Between 15 and 20 weavers are chosen from each community. They receive an orientation from a group of psychologists, social workers, sociologists, anthropologists and other professionals. Then the weavers are introduced to their communities again as leaders. “The new thing here is that we’re making it so communities don’t develop an unhealthy sense of dependence with the professional,” says the member of Colombia’s Victims’ Unit. “The idea is to develop a strong sense of autonomy.” The people behind Entrelazando say their approach is being carried out across the country in more than 100 communities affected by violence related to the armed conflict.
Entrelazando, Moya points out, is helping around 30,000 victims, “but Colombia has 6 million victims.”
Colombia’s attitude toward the conflict changed when President Juan Manuel Santos’ government approved a law in 2011 that recognized victims from the country’s armed conflicts and offered recompense for suffering. Before that, Colombia only formally recognized displaced people — not victims.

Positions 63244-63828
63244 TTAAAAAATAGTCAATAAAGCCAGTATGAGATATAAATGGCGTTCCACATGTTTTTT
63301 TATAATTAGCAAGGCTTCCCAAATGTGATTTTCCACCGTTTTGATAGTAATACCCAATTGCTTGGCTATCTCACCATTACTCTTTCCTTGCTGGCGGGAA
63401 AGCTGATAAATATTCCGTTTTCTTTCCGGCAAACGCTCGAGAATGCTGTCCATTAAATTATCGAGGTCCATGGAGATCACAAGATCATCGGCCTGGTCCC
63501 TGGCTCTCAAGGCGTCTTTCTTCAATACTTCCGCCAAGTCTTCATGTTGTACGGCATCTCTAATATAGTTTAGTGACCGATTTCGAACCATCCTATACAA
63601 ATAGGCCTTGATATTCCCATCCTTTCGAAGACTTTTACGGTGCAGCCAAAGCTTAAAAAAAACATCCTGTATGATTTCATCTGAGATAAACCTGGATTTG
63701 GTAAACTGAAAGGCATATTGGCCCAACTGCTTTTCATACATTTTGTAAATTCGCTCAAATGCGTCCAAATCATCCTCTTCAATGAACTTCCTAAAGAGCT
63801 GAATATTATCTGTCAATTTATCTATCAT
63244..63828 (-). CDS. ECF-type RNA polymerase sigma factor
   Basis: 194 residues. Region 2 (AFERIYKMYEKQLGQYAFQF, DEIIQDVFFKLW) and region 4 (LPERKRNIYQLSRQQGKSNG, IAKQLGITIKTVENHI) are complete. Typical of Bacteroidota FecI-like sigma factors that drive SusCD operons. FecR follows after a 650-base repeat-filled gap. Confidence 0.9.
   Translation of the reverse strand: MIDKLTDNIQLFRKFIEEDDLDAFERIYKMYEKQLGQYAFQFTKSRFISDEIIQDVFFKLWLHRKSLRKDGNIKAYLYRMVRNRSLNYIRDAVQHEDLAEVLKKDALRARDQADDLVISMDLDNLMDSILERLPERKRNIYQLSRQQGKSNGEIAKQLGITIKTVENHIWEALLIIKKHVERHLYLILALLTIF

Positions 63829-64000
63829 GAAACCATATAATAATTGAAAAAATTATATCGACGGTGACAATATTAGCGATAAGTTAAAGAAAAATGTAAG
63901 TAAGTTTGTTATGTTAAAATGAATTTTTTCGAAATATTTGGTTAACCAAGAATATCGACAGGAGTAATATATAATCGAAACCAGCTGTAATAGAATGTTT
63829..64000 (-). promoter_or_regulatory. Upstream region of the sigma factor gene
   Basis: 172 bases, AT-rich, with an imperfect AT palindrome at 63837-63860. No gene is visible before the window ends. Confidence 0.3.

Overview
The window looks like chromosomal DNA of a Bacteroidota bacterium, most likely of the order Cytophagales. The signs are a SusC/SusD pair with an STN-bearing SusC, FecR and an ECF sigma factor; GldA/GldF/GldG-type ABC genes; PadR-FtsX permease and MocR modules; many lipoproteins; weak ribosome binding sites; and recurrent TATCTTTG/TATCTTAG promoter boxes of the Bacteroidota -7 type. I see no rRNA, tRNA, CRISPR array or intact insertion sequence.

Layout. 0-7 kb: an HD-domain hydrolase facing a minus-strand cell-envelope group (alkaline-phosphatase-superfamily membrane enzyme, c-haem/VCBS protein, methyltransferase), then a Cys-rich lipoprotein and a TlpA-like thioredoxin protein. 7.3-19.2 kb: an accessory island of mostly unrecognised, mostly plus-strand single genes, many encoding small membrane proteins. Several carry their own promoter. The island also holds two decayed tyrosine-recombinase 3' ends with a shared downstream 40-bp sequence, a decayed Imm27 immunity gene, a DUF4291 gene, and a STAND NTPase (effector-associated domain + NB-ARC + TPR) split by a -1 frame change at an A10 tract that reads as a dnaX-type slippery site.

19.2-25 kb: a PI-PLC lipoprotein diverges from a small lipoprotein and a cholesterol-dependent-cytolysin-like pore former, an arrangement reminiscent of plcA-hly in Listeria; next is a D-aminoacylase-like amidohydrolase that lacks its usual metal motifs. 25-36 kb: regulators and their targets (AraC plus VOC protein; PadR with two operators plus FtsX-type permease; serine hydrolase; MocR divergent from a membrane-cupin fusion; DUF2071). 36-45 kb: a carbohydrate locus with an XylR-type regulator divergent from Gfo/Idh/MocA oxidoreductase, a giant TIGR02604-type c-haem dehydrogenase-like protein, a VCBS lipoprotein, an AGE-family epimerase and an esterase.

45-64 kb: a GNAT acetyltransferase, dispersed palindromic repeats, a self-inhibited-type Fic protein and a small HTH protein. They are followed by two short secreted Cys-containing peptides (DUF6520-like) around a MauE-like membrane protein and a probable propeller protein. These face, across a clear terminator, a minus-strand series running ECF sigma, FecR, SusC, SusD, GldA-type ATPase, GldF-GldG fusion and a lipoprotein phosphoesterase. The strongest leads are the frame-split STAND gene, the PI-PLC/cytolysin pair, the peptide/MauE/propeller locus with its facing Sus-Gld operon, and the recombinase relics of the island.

“The fact that Entrelazando exists is good news,” says Moya. “Some cases in Africa — especially where there’ve been genocides and civil wars — show that community therapy practices can be effective in making people feel like what happened was not their fault and lets them identify with others who had similar experiences.” But Moya warns that Entrelazando isn’t enough. Entrelazando, he points out, is helping around 30,000 victims, “but Colombia has 6 million victims. So the question is, how do you get to all those other victims?” Moya says that victims also need economic opportunities, a concrete path to create socioeconomic stability, or else more stress could lie ahead. Building peace, says Moya, could take a decade.
Bermudez knows that his fateful day in combat with the FARC eight years ago has left him with clinical PTSD. The blind man insists Colombia has to recognize that some victims need professional help. But he also believes that to possess the lasting label of “victim” suggests that someone is sick, incapacitated … without hope.
“I’m a survivor,” says Bermudez. “And a survivor is someone who has held on and overcome pain — someone who is looking to the future …”
This OZY encore was originally published Nov. 21, 2014.